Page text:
• You bet!. If change of domicile is a shield from creditors, we all would change it every now and then. The judgment holders can find you from various ways from your driving record, your telephonic records, and your real estate record to name only few. A skip tracer can find you from many ways. Each time you go to the post office, and file a change of address, it is recorded and copies sent to various places. Your cell phone record is recorded and the information is sold–even though they would tell you that it would not be. Strategic walk aways means you could have afforded the property but chose not. Why would your lender have some compassion for you for someone who deliberately violated his contract?

  4. Our house went to auction on 12/07/2010 and the bank took back possession. When does the six month period begin/end that they can come after us for a deficiency?

    • Six months from the date of the auction. This is not a possession by the bank. It was foreclosure. The bank put it on the auction, and no one bid on this. The foreclosure is still completed. But it has to be your primary home for this six-months statutory period to run.

  5. The house was our primary residence so on 06/07/2011 can we assume that we won’t be liable for any deficiency judgment or could it be longer than that. Essentially, when can we stop worrying about a potential judgment against us?

    • In Nevada, the statutory time period for the lender to enforce a deficiency judgment is 6 months. However, it is six years for a secondary loan on the property.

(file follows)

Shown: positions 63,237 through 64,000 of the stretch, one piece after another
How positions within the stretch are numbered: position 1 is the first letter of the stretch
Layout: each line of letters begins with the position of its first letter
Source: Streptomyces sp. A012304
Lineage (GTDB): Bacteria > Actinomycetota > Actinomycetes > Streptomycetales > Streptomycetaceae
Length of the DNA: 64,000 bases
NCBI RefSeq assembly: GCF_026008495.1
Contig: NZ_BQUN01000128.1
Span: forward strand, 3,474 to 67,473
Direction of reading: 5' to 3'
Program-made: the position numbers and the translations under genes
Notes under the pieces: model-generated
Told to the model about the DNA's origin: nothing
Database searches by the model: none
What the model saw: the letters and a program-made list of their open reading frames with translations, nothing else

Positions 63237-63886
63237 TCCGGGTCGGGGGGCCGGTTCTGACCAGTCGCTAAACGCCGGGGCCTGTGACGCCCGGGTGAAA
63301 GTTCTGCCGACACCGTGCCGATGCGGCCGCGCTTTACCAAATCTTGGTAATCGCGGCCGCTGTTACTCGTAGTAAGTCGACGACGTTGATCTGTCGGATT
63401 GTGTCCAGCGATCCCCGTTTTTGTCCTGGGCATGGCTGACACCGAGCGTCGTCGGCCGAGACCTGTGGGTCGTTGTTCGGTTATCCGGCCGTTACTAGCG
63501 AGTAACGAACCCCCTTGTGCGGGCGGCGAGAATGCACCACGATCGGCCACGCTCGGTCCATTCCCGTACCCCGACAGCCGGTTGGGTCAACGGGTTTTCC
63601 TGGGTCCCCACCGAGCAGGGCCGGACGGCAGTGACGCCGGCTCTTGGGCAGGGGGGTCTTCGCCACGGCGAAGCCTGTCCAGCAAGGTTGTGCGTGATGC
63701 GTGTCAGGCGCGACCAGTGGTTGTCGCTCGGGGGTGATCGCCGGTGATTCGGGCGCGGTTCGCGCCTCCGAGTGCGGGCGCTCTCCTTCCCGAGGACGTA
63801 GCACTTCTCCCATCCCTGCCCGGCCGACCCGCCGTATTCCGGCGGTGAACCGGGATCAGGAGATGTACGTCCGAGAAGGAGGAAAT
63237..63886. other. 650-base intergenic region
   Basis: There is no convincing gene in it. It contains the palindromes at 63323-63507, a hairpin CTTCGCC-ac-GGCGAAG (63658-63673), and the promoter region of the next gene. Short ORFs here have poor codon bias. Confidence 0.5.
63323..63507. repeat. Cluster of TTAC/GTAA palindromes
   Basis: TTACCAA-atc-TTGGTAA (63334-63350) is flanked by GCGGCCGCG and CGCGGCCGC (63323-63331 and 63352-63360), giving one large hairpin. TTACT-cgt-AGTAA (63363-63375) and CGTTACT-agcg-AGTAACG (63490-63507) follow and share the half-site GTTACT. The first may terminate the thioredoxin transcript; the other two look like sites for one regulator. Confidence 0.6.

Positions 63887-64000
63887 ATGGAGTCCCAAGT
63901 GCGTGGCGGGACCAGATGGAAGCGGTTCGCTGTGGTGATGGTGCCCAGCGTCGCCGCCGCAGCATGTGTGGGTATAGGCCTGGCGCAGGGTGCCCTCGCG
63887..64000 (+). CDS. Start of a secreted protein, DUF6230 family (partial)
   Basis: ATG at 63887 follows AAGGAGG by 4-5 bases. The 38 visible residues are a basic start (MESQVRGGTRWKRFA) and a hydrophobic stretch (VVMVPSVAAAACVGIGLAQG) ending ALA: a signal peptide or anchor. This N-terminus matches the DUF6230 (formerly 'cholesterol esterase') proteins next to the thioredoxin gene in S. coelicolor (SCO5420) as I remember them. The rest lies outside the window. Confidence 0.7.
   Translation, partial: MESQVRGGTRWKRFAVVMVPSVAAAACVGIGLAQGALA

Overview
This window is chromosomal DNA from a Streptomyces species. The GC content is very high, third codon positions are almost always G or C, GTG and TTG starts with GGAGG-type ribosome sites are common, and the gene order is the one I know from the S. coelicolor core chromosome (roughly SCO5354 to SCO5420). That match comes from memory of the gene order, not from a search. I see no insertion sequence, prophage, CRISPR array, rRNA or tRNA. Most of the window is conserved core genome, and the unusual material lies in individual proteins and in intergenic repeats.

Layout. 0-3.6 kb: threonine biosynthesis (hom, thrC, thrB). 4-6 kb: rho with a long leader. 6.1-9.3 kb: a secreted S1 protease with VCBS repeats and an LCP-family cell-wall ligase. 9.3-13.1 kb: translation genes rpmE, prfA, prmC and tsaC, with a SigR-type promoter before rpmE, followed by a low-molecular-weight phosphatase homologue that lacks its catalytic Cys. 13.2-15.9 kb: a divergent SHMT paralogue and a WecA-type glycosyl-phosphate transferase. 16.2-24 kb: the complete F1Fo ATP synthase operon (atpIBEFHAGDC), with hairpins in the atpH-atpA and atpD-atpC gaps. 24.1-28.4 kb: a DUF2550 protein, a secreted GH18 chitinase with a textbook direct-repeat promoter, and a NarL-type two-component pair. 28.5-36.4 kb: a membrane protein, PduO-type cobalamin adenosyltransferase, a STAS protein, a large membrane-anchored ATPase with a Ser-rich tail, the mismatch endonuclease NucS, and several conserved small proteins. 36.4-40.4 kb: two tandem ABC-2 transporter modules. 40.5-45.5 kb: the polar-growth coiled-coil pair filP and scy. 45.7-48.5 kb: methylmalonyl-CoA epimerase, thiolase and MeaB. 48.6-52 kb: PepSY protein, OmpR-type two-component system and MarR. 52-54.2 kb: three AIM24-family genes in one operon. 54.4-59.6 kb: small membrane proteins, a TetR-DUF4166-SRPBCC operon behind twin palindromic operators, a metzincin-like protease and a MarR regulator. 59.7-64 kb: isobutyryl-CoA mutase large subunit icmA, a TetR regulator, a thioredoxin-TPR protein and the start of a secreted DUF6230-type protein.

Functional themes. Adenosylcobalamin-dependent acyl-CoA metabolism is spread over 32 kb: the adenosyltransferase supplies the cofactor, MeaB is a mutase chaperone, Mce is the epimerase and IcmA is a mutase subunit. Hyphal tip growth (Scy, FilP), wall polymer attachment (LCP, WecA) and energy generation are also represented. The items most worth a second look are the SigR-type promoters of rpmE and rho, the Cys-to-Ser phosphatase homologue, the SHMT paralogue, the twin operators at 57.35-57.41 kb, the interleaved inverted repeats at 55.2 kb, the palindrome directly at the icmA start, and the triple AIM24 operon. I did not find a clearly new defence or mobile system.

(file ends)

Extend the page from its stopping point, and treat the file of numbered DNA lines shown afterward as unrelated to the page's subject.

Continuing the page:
6. What is the statutory time period for a lender to enforce a deficiency judgement on a secondary residence in Nevada? Does it differ from a primary residence?

    • It is six months under the latest law passed by NV legislature. Now, both the primary and secondary loans have the same statutory time period

  7. Mr. Ahmad:

    A terrific article!

    A Nevada mortgage broker recorded a Deed of Trust on a fractional interest loan without Power of Attorney for all fractional interest owners. NRS-645B.330 implies that under such conditions the recording is void and of no effect. Your thoughts?

    Arthur Kriss
    435-635-5466

  8. I had a messy BofA forclosure on primary mortgage in NV that was actually in modification at the time, that had a second on 9/15/10. The second (Chase) has just started reporting me as late every month on my credit report, and as far as I know I have no deficiency judgements. How long are they able to report you as “late” ? Is new statute of 6 months for second in effect for mortgages forclosed on before then? Thanks in Advance!

    • Marie:
      The second has not been foreclosed, so they can keep on reporting for sometime. The 6 months is only for deficiency and seeking deficiency through a judicial process. It has nothing to do with reporting. Also, your foreclosure (first) had done clossal damage to your credit, as you had taken a big hit. These small “reporting” should not worry you as major damage to your credit had already been done. Time is the best healing in these matters.